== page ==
From Matoš to Karakaš, Part 3


I swear by Apollon Musagète, this is what I thought as I was reading about a correspondence between Roland Barthes and Émil Cioran: finally someone who knows what this is all about. Cioran describes Barthes as a fashionable critic (I still have not come up with a better description of his semiotic persona) with a “calf’s head”; he tells us about a letter he received from Barthes after he had read his preface to Joseph de Maistre. In the letter he says: I haven’t read any of your work… Cioran answers swiftly: I thought the guy was more modest. “There is nothing worse than the arrogance hidden behind the calf physiognomy.” And then he adds something of utmost importance: honesty that is on the borderline of rudeness is something we would only practice with people we consider immeasurably lower than ourselves. In literary circles, it is righteously considered identical to coarseness or provocation. “We are not entitled to say to a writer what we really think about his work unless we admire him.” An example of this is a remark by Matoš about some of his predecessors, in an essay discussing the ongoing literary crisis of Croats: “Mažuranić, Preradović, Šenoa, and Kranjčević are talents that would bring honour to any world literature.” His observations are interesting, especially in the comparison to today’s columnists and writers: “Then journalism. Like everywhere else, news has displaced books, and journalists have displaced writers. The advance of journalism, especially the speculative one, has led to the downgrade of our literature. In these difficult circumstances of ours, at times of jeopardised national survival, when these bits of rights and independent national heritage are in danger, during burdensome days, our people do not and cannot have any other preoccupations or interests but politics.” Let us imagine him as a member of the government grant committee. I reckon Matoš would at once eliminate all those who earn their living in a different profession and who write for hobby. There is logic in this imaginary attitude of his; it emerges from the texts he wrote. He whined relentlessly about having to read people who write in their free time, and here – and by that, I mean today – giving someone a grant does not imply the author taking unpaid leave and focusing on writing but rather being paid for a book of unknown quality. No one, not even the author, knows what the book would be like unless the author is a narcissistic, immature monster without the slightest doubt about their abilities. This would make Matoš’s blood boil, no two ways about it, regardless of how much he might be delighted with the government’s support for books. He would have to swim between these two options, and if you are wondering what that would look like, well, this is what I think it would: first, you have to support the writers and only then professors, gynaecologists, football stars and their wives, and doorkeepers who have set their mind on writing belles-lettres. He whines about the patronage, saying that the theatre is strongly supported (today, he would add the film industry to the list, too) and that literature is in the rank of crocheting or needlework – it is of such private importance that it only concerns the pretender to art, who is none of the state’s business. He skins the theatre people alive by saying that, in the whole year, “not once” they knew all their lines; they “who often misinterpret the prompter’s intentions: these half-grown people squander relatively generous wages doing nothing, whereas a myriad of literary talents, especially the young ones, breathe their last in pubs, having a free coffee milk, waiting for the Balkan War to end to go somewhere where the value of a talented wordsmith is more appreciated.” Matoš is wringing his hands over the fact that all artistic branches, except for the literary ones, have free workshops, heating, and servants, and writers are struggling to get by, living on the edge of poverty, underpaid: drama writers receive far less money than the directors or actors with minor roles as if any of that would be possible – the whole machinery – if it weren’t for the dramas they have written. And then, an interesting moment: in Serbia, he writes, governments always support writers, even if they are political opponents, which reminds us of a sentence that has been dragging around the Croatian literary scene for a decade: you, Croats, write for the Ministry; we, Serbs, write for the market. It is on the opposite end of associations evoked by Matoš’s remark, but it discloses the specific way the literary scene functions. A writer in the neighbouring country  – a writer, not someone with such and such job who writes in their free time – gets a monthly allowance if only they provide any supporting evidence that they live off of writing. More cultured countries, such as Czechia, Slovakia, or Poland, take a step further and take special care of these craftsmen of written words, but we are at an unbearable distance from such reasoning. Matoš provides some examples: the condescending Ibsen, he says, received a stipend from his small nation. These lines prove that nothing has changed for more than a hundred years: “Nothing more illuminating for us than the possible report by the government which would show who receives earthly support in this country. First of all, children or cousins of higher officials and their kind – so, mainly children from well-off homes. Whereas in other countries, stipends are given to the poor, we mostly give them to the wealthy people’s in-laws whose wages ARE the government’s assistance. Then the professors, namely the favoured and well-described gentlemen preparing for some special profession in Europe.” The last ones are the ones here who have given themselves the pet name of geniuses. And then Matoš says this: “We have various kinds of literature, yet none that is literate, namely that which would be created by writers. As it is impossible here for a writer to be just a writer, to live off the pen, a writer, the real writer is none; so a writer, an amateur writer is anyone, and everyone can – as into a church – walk serbez1 into and out of our literature. Mädchen für Alles. There is no intelligent man here who has not – at least at his young age – abused the muses. Therefore, our literature still retains completely dilettante features, and dilettants, in shortage of other business, remain writers till the day they die, whereas many natural-born writers stop writing in such paradoxical circumstances”. (…) “In other nations, literature is usually the expression of an experienced soul and the image of a complete, ripe artistic development, whereas here, it is usually the work of young, often completely green spirits, who have just stopped breastfeeding – at one point, even, a strange theory of Young and Strong was formed, although it is well-known that sad is the literature in which immaturity is the sign of strength, and maturity of fragile senility”. (…) “Our literature, dilettant in its core, is divided into the writer’s, professor’s, youth, female, snobbish, into literary, non-literary, and anti-literary literature. Literary literature, namely literature created by people of literary education, literary temperament and gift, literature of the natural-born writers who work despite the external circumstances, the same as they breathe, whose life is a book and a book their life: such literature is almost inexistent here, and its representatives are such a minority that they are almost extinct, having just the ideal influence at best, whereas in our literature republic, half-writers rule the roost”. Matoš keeps tearing a strip off the scene of his times, and it is hard to conquer the feeling that everything he says refers to us, as well; to applaud his genius is, therefore, mere hypocrisy because no attention has been given to many of his warnings put down in words; we think that to write critically about one’s environment means to write about others rather than ourselves – we are always removed from the final negative balance. He considers professors, who may be, as he says, more educated than writers, simply the defenders of authority because to pursue books does not yet mean to be a word-painter. “To them, an unread author from the 17th century is more important than the liveliest and most outstanding literature pieces of today”. (…) “Our Academy is a real professorial fortress, a temple of the pure professor spirit, completely restricted for us, profane literary people, so we piously dread the very thought of our academic spirits…” (…) “Croatian Writers’ Association (DHK) is also full of knowledgeable professorial gentlemen, especially the Reading Room, so whenever I walk by, I get a perpetually horrible feeling of being a third-rater…” He neither spared the criticism: professors’ criticism is timid, young people use the terrorist devices, and with aggressiveness, they replace something irreplaceable – knowledge. “Only in our cowardice is it possible for the mob of young, literary irresponsible Apache to disparage the meritorious people in the name of the ostensibly new and advanced phrases. Only in contemporary cowardly Croatia may the criticism be an act of ordinary revenge…” But when he was warm, there was no one more generous. The two sharpest pens of Croatian literary criticism, Matoš and A.B. Šimić admired the literary gift of the lady of fairies: Ivana Brlić Mažuranić. When writing about her – the very title of the text, “Klasična knjiga” (Classical Book), is like carved in marble –  the usually eloquent Matoš is left with nothing but the conventional and often used comparison with pearls. “Čudnovate zgode šegrta Hlapića” (The Strange Adventures of Hlapich the Apprentice) is a masterpiece, in Matoš’s opinion. He was right about it, which has been proven throughout the years following its publishing. “A beautiful little book”, he writes, saying that he was waiting and waiting for someone to notice this literary miracle. I waited in vain because no such person appeared, he writes and continues: the best books of humanity are written both for children and adults: Homer, Don Quijote, Robinson Crusoe, Gulliver’s travels, fables of Pilpay, Aesop, or La Fontaine, but the book by Ivana Brlić Mažuranić is of a particular kind: her miracles are miraculous but possible, thinkable, realistic. Her world is not made up but created, and the magic of her words is so huge that it makes us look through the eyes that are not ours anymore but a child’s. “Lucky is the one who stays young, who is never fed up and desensitised, who is always able to admire and stand in awe!” Here are a few of her sentences to feel what an extraordinary writer she was: “Because horses turn grey, too, although they do not share people’s worries.” “Because parrots carry their knowledge on their tongues, not in their heads.” The very description of Hlapić is a miniature masterpiece: “Apprentice Hlapić, as tiny as an elbow, as cheerful as a bird, as brave as prince Marko, as wise as a book, and as good as the sun…” “His letters were big and curved like a pear.” “The thunder roared as if the iron coach was riding across the sky.” “All of them (children) were curly and warm like baby birds in a nest”. “Clouds are not carried by people’s words, but by the wind.” “Because you don’t get to know people by their suit, but their eyes.” “Therefore, one must always wait for a while before one starts to moan.” “At the fair, the clamour is such that no one has time to think in the daytime of the things that will happen in the evening.” “All happy people sing the same way.” “From the fields and meadows, the wisdom came into Hlapić’s textbooks and all other books…” The only trait of a good book is GOOD style, says Matoš, as if he had all the plot-chasing books in his mind, which are so predictable and boring that it becomes apparent immediately that nothing from the fields and meadows entered their creators’ heads, nothing from the outer world. What a queen, this Ivana Brlić-Mažuranić, the woman whose quotes, and we have cited just a few from her literary opus, have overshadowed the complete contemporary Croatian literary scene, incapable of thinking in images. Or thinking in thoughts nevertheless. Except for a few rare, scarce exceptions. The one and only is the author of “Priče iz davnine” (Croatian Tales of Long Ago).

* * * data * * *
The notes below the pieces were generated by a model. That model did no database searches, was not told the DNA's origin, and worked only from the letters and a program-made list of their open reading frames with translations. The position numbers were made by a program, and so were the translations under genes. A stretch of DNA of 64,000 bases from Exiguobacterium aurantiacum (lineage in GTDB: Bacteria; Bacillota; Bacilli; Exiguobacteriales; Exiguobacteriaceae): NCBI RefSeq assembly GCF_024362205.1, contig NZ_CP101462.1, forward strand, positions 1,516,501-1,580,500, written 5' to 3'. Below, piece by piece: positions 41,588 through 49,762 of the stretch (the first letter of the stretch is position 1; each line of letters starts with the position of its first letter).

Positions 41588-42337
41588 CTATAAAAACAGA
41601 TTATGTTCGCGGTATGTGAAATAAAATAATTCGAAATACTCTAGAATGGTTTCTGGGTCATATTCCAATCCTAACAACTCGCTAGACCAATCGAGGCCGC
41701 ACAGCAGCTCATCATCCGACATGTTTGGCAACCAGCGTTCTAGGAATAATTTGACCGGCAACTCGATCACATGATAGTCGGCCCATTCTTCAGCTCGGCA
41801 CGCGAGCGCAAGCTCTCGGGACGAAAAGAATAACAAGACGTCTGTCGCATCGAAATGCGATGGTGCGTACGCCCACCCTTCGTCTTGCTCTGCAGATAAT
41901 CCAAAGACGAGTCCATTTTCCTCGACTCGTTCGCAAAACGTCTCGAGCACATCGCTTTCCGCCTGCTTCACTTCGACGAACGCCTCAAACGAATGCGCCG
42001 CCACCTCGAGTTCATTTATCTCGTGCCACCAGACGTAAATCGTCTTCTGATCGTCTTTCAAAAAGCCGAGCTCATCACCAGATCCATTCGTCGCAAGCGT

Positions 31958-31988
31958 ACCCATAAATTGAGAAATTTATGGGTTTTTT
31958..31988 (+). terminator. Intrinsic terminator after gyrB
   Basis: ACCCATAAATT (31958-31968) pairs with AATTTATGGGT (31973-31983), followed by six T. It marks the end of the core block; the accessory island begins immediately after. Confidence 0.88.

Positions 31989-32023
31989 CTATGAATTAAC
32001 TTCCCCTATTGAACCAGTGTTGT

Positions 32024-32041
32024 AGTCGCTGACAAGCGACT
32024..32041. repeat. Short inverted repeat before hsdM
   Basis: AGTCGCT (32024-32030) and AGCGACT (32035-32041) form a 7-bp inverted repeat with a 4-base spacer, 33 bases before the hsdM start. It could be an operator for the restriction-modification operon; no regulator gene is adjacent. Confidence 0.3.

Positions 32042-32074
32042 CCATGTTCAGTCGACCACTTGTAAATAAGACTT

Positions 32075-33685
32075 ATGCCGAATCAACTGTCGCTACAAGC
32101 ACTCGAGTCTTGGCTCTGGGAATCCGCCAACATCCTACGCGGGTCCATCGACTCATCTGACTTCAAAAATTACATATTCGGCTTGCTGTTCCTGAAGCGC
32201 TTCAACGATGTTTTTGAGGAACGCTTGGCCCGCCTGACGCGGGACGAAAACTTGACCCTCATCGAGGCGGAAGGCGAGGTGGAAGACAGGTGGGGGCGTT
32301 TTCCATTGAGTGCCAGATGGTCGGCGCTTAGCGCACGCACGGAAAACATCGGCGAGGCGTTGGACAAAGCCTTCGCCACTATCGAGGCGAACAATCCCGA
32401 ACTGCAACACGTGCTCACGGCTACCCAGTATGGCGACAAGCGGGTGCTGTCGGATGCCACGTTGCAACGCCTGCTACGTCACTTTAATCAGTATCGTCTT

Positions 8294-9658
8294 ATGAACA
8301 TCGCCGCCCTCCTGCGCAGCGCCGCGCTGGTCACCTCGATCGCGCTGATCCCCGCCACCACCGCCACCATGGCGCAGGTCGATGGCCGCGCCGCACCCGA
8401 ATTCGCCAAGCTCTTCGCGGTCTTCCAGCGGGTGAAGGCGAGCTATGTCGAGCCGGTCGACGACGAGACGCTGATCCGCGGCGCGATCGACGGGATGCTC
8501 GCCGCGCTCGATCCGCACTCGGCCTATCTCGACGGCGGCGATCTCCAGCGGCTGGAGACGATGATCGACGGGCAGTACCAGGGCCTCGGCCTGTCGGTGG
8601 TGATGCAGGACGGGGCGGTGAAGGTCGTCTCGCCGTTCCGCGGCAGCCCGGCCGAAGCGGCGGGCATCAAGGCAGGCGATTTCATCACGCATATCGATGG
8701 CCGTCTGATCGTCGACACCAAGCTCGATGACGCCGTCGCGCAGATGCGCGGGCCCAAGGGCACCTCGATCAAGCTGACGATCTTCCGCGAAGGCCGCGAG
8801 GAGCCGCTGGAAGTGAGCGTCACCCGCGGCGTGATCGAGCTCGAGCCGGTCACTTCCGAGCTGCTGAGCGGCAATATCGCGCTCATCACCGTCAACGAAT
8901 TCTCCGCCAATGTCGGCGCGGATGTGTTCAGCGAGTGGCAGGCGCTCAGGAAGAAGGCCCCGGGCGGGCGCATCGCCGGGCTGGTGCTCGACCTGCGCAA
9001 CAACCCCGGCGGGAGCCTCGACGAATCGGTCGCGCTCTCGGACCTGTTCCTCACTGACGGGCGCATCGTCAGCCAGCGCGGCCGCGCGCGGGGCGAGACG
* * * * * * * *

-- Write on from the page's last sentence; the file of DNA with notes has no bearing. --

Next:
1. ‘freely’, a word of Turkish origin


Dario Grgić